[ExI] Zombie glutamate

Stathis Papaioannou stathisp at gmail.com
Mon Feb 16 21:18:12 UTC 2015

On Tuesday, 17 February 2015, John Clark <johnkclark at gmail.com> wrote:

> On Mon, Feb 16, 2015 at 11:49 AM, Stathis Papaioannou <stathisp at gmail.com
> <javascript:_e(%7B%7D,'cvml','stathisp at gmail.com');>> wrote:
> >> Since you can't prove what causes consciousness you can't prove that
>>> moving the mind to a different substrate, like from biology to electronics,
>>> won't effect or destroy the consciousness.
>> > Yes, you CAN prove just that, with the only assumption being that
>> consciousness, if it exists,
> We don't need to assume that, we all know from direct experience that
> consciousness exists, or at least I know that mine does.
>> > is due to physical processes in your brain.
> Sure, but WHICH physical process?

At this point, the only assumption is that it is due to some physical
processes in the brain as opposed to, for example, an immaterial soul. The
fewer assumptions you need to make in an argument, the more robust the

> If you're going to change the substrate your mind operates on from biology
> to electronics then, although the logical schematic would remain the same,
> some physical processes are going to change or be eliminated entirely. If
> one of those physical mechanisms produces consciousness and does nothing
> else (and the discovery of such a thing would prove Darwin wrong because it
> could never been created by natural selection) and your new mind doesn't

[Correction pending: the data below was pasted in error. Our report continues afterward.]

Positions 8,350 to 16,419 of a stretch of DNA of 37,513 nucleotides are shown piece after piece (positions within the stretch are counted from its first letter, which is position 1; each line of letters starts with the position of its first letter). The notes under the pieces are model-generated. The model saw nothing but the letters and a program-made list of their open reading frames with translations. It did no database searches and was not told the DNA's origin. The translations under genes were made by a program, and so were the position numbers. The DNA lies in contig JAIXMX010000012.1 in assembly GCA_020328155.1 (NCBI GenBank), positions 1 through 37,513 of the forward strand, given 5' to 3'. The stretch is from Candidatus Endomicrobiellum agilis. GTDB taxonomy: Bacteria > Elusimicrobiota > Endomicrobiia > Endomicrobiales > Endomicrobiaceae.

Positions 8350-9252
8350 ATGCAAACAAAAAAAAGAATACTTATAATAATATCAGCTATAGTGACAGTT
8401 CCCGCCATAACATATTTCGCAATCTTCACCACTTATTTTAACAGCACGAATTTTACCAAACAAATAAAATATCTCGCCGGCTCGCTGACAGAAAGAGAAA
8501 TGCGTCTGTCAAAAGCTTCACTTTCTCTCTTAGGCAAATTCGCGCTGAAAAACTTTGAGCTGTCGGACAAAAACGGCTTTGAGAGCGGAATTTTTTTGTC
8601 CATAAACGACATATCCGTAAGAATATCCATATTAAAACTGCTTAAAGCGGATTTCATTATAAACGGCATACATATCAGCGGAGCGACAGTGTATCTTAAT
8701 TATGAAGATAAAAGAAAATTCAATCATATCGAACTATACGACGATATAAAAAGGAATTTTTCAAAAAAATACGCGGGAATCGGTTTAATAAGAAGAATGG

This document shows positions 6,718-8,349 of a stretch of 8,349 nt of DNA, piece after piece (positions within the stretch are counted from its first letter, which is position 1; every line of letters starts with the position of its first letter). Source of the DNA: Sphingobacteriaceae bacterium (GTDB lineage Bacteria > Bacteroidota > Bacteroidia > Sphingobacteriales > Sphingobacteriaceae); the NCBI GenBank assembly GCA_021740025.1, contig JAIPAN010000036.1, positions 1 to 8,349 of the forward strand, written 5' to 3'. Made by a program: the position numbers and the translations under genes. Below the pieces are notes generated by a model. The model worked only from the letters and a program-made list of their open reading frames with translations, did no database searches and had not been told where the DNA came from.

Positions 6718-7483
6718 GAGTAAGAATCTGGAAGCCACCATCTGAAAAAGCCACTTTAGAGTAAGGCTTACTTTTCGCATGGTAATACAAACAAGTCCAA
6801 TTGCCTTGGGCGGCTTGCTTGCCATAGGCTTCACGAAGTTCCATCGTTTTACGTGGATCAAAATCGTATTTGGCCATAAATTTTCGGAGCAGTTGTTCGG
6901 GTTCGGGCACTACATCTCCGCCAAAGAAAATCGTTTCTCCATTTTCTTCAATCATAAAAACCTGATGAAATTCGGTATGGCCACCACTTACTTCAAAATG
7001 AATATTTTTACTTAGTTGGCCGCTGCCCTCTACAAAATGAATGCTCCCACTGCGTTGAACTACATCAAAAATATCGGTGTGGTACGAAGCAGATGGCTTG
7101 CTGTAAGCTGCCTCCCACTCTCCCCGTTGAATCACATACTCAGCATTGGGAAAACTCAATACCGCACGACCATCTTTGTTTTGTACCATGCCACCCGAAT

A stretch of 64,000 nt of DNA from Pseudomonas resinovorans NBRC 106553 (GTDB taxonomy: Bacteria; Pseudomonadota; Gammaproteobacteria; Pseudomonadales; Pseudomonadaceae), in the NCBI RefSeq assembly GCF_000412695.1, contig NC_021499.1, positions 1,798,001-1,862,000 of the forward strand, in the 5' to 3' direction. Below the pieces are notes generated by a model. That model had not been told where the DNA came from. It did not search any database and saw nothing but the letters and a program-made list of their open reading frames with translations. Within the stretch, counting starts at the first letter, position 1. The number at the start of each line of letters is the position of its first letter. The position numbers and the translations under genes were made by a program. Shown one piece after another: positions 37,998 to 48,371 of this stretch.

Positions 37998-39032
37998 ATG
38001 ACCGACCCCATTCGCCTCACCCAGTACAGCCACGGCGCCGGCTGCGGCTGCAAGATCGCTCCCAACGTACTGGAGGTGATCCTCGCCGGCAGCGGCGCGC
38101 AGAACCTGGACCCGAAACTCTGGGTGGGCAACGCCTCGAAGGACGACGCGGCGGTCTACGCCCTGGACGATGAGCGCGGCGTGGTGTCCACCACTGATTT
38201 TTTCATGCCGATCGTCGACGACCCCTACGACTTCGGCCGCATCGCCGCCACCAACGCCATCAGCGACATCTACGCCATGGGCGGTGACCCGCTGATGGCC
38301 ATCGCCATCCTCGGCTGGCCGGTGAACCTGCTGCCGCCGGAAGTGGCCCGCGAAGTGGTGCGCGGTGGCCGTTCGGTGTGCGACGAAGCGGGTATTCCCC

> include it then you would be just as intelligent as you are now or even
> more so, but you would not be conscious. However as I've said I think the
> probability of that idea being correct and Darwin being wrong is so
> ridiculously tiny it would be silly to worry about it.
>> > As I've tried to explain several times, the argument is a reductio ad
>> absurdum. If we say that a replacement part functions perfectly according
>> to every test but lacks the ability to sustain consciousness, that would
>> allow us to make you completely blind
> Huh?

Essentially as you said above - if it were possible to separate
consciousness from behaviour it should be possible to make a visual cortex
which functions normally and put it in your brain. You would then lack
visual perception - which is the definition of blindness - but you would
behave normally - because the replacement part reproduces all the inputs
and outputs of the original in its interface with the remaining brain

> but you would behave normally
> Yes, you'd be a intelligent zombie, and I worry about the idea that
> intelligent zombies are possible about as much as I worry about me being
> the only conscious entity in the universe. Not much.

But you seem to accept that it is at least logically possible. And if it is
logically possible, we can imagine a visual cortex as above, functioning
perfectly but lacking consciousness.

> > according to any test we apply to you, and either honestly believe that
>> you had normal vision or, if you realised you were blind [...]
> I don't understand. If you're not conscious then you're out of the
> realization game, you behave intelligently but you don't realize anything.

Consider the special case where most of your brain is intact, so that you
can walk, talk, reason, experience emotions and so on in the normal
conscious way. The only part that is altered is the visual cortex,
replaced with a part manufactured by super-advanced aliens using exotic
technologies which interfaces perfectly with the rest of your brain. The
problem is, these aliens have no idea if you are conscious and no interest
in preserving your consciousness; they are scientists and engineers
only concerned with the observable functionality of your visual cortex.
What would happen?

Stathis Papaioannou
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